Enough already, trying to repeal Obamacare is pointless

Zane Womeldorph
Zane Womeldorph

In The Hitchhikers Guide to the Galaxy, a farcical fantasy novel written by Douglas Adams, the answer to the “Ultimate Question of Life, the Universe and Everything” is 42. This is obviously nonsense, and the narrative soon devolves into an annoying tale of blunders.

I just finished listening to this audiobook a few days ago while delivering pizzas, so it seems oddly prophetic that the very next day, also while delivering pizzas, I heard another annoying story involving a gaggle of idiots, a fantasyland and the number 42.

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I am speaking, of course, about the House Republicans and the vote last week to extend their tedious effort to repeal or weaken Obamacare, marking the 42nd time they have attempted this exercise in Sisyphus politics. By tying what should be a routine budget bill to a provision that defunds the Affordable Care Act, the GOP is genuinely threatening a government shutdown by Oct. 1 and a default a few weeks later.

This bill, like its 41 predecessors, has precisely no chance of passing the Senate, let alone avoiding a presidential veto. Some smart guy once said the definition of insanity is trying the same thing over and over and expecting different results. For Republicans, straight insanity is not so much the issue as the runaway effects of the severe right turn the party has taken in recent years.

They roll the proverbial boulder back up the hill, not because it is politically savvy or even remotely possible, but because they have allowed a bunch of Tea Party political amateurs steer the party towards a cliff, all the way screaming “no worries,” because the ghosts of Ronald Reagan and Ayn Rand will keep everyone aloft on swells of market forces and individuality.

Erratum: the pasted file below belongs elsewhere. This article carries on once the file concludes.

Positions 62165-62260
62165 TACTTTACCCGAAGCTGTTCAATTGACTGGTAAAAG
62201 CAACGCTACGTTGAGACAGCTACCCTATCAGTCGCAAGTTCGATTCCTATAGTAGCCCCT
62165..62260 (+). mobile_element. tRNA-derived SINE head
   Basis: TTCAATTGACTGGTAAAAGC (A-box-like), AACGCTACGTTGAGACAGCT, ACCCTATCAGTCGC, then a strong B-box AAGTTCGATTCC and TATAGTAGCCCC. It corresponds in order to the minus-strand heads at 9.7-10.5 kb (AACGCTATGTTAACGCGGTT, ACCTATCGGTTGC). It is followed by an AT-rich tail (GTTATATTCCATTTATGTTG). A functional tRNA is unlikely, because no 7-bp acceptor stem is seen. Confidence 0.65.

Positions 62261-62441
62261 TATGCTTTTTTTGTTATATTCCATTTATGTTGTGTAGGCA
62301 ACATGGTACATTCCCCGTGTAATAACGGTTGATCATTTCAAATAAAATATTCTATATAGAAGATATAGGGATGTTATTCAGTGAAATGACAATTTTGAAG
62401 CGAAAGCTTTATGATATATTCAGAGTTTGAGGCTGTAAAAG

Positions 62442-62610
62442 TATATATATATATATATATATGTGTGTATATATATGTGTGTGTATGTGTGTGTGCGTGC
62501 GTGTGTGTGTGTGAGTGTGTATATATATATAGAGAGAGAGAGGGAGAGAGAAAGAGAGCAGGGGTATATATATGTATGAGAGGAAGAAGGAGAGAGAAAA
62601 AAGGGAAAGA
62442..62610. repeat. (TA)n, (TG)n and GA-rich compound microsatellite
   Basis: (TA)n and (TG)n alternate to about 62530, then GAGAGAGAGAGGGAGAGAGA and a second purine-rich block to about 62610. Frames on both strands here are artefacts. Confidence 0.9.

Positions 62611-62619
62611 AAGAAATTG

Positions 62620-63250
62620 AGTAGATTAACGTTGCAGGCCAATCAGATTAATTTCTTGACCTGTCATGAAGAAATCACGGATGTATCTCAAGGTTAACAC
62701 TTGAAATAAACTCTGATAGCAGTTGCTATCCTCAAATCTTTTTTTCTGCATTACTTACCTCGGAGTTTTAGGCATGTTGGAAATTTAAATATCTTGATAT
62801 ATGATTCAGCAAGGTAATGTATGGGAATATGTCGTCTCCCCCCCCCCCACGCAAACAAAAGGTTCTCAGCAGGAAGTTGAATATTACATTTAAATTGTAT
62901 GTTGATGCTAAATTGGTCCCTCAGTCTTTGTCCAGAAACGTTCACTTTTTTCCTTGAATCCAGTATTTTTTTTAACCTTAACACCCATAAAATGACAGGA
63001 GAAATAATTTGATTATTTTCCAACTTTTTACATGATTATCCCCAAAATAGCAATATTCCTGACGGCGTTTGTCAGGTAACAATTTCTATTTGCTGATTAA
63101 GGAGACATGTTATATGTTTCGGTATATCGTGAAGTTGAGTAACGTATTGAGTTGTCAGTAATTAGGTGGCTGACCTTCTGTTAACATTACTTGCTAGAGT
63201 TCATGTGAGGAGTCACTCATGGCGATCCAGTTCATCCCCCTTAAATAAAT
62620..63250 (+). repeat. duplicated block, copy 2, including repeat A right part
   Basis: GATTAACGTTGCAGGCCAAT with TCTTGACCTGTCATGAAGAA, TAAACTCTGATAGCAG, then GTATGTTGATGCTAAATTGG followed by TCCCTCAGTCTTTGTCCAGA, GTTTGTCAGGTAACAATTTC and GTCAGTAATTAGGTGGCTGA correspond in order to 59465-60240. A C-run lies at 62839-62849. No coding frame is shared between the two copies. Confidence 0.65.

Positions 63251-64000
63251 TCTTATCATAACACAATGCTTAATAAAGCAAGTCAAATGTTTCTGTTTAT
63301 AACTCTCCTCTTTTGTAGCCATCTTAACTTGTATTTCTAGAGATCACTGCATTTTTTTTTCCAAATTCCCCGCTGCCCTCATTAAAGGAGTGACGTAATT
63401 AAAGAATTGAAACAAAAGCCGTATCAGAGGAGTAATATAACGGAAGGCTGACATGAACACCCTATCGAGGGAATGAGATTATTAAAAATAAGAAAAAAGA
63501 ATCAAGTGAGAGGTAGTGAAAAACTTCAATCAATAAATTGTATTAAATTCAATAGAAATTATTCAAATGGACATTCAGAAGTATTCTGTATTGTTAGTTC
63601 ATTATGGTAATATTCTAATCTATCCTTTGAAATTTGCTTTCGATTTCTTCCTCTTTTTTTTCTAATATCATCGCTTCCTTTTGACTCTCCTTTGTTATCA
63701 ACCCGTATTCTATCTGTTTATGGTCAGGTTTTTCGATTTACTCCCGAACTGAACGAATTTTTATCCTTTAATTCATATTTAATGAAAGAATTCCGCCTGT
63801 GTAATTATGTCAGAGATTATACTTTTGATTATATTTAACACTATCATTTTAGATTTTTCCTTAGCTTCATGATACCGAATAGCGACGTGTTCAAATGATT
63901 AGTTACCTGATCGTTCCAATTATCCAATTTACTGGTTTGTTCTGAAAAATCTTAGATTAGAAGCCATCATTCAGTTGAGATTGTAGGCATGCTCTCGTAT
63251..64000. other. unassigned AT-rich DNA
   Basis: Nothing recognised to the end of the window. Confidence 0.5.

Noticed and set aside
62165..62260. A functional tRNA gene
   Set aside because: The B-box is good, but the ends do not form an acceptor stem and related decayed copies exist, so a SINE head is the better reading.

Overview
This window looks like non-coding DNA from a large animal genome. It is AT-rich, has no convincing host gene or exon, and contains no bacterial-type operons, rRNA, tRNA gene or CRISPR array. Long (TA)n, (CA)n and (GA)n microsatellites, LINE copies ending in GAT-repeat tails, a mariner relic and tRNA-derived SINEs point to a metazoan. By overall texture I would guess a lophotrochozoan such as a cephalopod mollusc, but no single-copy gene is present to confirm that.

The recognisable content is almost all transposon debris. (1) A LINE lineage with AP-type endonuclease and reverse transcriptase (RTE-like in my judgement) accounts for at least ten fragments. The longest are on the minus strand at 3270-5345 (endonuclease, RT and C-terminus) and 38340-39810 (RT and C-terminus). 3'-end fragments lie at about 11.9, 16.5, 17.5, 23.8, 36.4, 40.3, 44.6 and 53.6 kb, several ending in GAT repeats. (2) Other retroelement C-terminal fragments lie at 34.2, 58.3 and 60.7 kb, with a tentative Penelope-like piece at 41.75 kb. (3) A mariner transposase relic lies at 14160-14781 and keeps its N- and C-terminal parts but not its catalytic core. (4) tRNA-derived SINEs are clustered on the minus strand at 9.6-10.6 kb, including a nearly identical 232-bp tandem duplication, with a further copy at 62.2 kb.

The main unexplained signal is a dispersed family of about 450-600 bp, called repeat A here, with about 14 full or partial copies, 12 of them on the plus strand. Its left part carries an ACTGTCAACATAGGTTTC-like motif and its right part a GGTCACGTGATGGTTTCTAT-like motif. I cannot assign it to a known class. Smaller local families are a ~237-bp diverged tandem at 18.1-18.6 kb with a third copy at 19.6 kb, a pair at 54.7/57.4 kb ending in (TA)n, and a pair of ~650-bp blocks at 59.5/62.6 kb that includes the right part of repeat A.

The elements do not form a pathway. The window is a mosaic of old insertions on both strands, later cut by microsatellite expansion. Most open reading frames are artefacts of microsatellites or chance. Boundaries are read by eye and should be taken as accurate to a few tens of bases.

The rest of us can only hope that they will crash and burn, because instead of simply committing political suicide they threaten to drag us all with them. The right wing of the GOP has become so ideologically twisted that they are actually considering allowing the government to shut down and default rather than allow the horrifying prospect of affordable healthcare to become a reality for millions of uninsured Americans.

Speaker John Boehner sounded pathetic — and looked even more so — standing at a podium over a sign embarrassingly emblazoned with a Twitter hashtag, where he proclaimed a “victory for the American people” and “common sense.”

Common sense tells you that there is no point in fighting a losing battle. The opportunity to repeal Obamacare died the same day as Mitt Romney’s candidacy, and the sooner we all stop entertaining this charade the sooner we can get on to actual, pressing concerns.

Boehner and the rest of the relatively moderate wing of his party have been cowed by Tea Party extremists threatening to unseat him as Speaker if they do not get their way. He would be smart to note that the last time the government actually shut down, Newt Gingrich was Speaker and that wrinkly old salamander was ousted by his own party not long after. Boehner never wanted this fight to happen, and now he looks like a frantic babysitter willing to do anything to reign in his feral charges.

These actions put the entire economy at risk. When the last unnecessary budget debate dragged on, our nation’s credit rating was downgraded. The Dow, NASDAQ and S&P 500 were already down the day after this vote. The Republicans are going all-in with nothing more than a pair of two’s and the rest of the table already knows their cards.

They cannot win, and endangering the economy in a losing battle for the sake of symbolism is deplorable.

We should all be tired of this seemingly eternal struggle to pass even the simplest legislation. Defaulting on our debts is simply not a rational option, and it is frightening to learn that House Republicans don’t agree. They will try to put the blame on Democrats and Obama with PR campaigns like their #SenateMustAct, but the responsibility lies solely with them.

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The prescience of my audiobook choices will be tested again this week. I’m listening to The Bone Season by Samantha Shannon, a dystopian novel about fantastical creatures appearing out of the ether and enslaving humanity. This seems improbable, but is still less fantastical than whatever world the Tea Party calls home.

Zane Womeldorph is considering switching to rollerblades as his main mode of transportation. Send responses to letters@collegian.com.